October 14, 2015 at 7:23 pm EDT | by Peter Rosenstein
Time to end D.C. private school vouchers
private school vouchers, gay news, Washington Blade

Sen. Cory Booker (D-N.J.) and Sen. Diane Feinstein (D-Calif.) (Washington Blade file photos by Michael Key)

Kudos to the eight D.C. Council members (Grosso, Allen, May, Silverman, Bonds, Alexander, Nadeau and Evans) who are standing up to Congress asking them to end what has been called the D.C. Opportunity Scholarship program. A raspberry to the two Democrats, Diane Feinstein (D-Calif.) and Cory Booker (D-N.J.) who are supporting the program and overriding local government in the District of Columbia.

I understand when Republicans like Sen. Ron Johnson (R-Wis.) do, but it’s unconscionable for Democrats who claim they believe in the District’s right to govern itself. If Booker and Feinstein want children in their own states to have this opportunity they should introduce such a bill but should stop trying to play God with the people of the District, using us as a petri dish for programs they can’t get support for at home.

The money allocated for this program pays for children to go to religious schools that openly discriminate against gay and lesbian children, teachers and parents. In addition there is no real academic gain shown for the children who use these scholarships.

While I think the mayor is doing a great job it’s time to speak up on this issue as well. The president has tried to end this program, which interferes in home rule and he should have the support of every elected official in the District. The statement by Michael Czin, the mayor’s spokesperson as reported in the Washington Post, “We support federal funding that benefits District residents” is not acceptable. Would the mayor accept other federal money going to programs or entities discriminating against a large portion of residents in the District?

We cannot demand budget and legislative self-determination and then be willing to close our eyes to such blatant acts of overreaching and sidestepping this principle. We can’t have it both ways. This private voucher program — call it any other fancy name you like — has allowed students to attend schools that “offer widely disparate experiences,” according to the Washington Post, “with no oversight and no accountability.”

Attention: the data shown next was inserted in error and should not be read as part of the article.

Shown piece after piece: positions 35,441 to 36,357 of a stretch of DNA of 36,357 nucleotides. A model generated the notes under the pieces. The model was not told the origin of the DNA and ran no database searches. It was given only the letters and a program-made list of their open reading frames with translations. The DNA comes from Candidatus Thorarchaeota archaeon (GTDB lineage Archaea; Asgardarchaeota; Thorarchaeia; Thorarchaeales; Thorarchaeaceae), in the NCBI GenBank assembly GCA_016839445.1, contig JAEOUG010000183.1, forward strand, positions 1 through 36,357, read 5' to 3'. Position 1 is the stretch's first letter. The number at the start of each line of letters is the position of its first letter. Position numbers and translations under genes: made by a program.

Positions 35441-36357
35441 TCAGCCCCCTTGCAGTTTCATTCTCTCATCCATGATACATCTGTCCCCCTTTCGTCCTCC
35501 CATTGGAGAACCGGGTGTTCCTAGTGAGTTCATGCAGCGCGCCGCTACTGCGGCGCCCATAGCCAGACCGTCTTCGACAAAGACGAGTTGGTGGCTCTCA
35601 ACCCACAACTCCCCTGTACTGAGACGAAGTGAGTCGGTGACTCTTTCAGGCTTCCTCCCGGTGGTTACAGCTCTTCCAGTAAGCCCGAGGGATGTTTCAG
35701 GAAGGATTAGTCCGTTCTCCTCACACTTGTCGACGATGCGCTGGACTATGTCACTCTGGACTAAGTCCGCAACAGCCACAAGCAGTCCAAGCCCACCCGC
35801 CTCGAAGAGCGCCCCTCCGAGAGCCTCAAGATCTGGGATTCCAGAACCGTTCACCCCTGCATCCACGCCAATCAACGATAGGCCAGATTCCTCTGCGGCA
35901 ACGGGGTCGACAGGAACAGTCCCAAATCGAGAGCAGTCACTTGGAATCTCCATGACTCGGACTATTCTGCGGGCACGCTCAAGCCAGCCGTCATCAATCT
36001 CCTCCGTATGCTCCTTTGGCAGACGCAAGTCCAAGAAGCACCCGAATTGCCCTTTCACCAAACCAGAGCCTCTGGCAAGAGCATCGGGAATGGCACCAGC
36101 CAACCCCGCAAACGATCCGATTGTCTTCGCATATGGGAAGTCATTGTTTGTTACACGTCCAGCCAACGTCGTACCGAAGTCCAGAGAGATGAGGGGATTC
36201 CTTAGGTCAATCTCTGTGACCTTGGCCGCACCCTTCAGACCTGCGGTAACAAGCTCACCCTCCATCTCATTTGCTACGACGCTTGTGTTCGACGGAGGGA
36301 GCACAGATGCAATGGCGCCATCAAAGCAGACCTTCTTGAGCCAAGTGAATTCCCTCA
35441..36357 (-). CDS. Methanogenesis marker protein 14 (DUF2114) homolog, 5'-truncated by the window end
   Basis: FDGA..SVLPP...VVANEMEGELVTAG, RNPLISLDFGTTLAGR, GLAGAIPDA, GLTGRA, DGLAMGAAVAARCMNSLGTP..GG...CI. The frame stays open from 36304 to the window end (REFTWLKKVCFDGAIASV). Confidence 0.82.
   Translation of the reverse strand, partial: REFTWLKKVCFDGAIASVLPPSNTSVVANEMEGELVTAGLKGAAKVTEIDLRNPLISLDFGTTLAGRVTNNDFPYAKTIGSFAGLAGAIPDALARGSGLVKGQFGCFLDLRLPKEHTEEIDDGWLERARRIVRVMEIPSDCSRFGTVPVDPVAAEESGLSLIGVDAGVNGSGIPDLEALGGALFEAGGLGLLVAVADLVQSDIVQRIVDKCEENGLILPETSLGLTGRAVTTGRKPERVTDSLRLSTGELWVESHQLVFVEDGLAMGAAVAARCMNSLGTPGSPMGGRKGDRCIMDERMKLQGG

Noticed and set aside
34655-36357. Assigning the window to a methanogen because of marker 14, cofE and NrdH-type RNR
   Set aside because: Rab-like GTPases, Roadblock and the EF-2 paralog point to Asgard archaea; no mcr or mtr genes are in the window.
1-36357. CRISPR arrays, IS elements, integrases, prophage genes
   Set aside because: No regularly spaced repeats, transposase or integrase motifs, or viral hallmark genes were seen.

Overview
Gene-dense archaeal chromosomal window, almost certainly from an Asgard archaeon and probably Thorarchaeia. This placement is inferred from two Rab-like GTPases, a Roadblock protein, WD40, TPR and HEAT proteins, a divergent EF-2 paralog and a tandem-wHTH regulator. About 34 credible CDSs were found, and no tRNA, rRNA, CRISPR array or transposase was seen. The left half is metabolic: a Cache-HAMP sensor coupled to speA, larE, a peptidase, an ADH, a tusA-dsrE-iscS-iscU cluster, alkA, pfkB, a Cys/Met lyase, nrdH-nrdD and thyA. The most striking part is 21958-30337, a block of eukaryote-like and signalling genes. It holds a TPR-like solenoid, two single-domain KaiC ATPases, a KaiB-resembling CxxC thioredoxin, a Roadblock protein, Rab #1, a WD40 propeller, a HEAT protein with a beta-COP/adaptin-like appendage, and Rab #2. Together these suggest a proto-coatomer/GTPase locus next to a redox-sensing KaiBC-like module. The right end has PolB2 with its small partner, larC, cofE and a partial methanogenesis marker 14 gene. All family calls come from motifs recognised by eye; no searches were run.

Over the past eight years the schools in D.C. have definitely improved and we have the most vibrant public charter school opportunities for children anywhere in the nation. Currently D.C. children and their parents have the widest array of options on schools in the nation. Any public money available should be spent on improving education for all children in those schools and not just the few who opt out.

Our nation is built on the concept of a free public education for all children. There can be no question we should be spending more money to improve those opportunities. Education Reform in the District has begun to show fairly dramatic improvements in how we educate our children and we have raised the standards to which we hold students, teachers and administrators. The District has adopted the Common Core curriculum and is raising the bar for all students. Graduation rates are slowly beginning to improve and every dollar we have needs to go into those public schools to ensure continued progress.

Also important is putting money into programs to ensure our children are prepared to learn. The Clinton Foundation initiative “Too Small to Fail” is one that should be funded across the nation and could have a significant impact on how District children do in school. We know the first five years of a child’s life are a huge determinant as to how much of their God-given potential they will reach. Science tells us our brains grow the most in the first years of our life and giving parents and communities the tools and knowledge to help their child from birth to three, before they start what should be fully funded pre-K programs, is crucial to their eventual success. That is where any additional federal money could be spent and these programs are ones our Council and mayor should support and fund with taxpayer money — not some private voucher program that simply takes money that could be used for all public school programs.

As a 37-year resident of the District of Columbia who has taken an active role in civic life, I want to see my mayor and Council stand together on issues of principle. I want them to take the kind of stands those eight Council members have when writing to Rep. Jason Chaffetz (R-Utah), chair of the House Committee on Oversight and Government Reform, to end private school vouchers.

We need to stand together and fight back when Congress passes legislation undermining home rule.


Peter Rosenstein is a longtime LGBT rights and Democratic Party activist.

1 Comment
  • This really isn’t a home rule issue. No DC tax dollars are involved. The federal government is making some federal funds available to low income families that want to send their child to an independent school.

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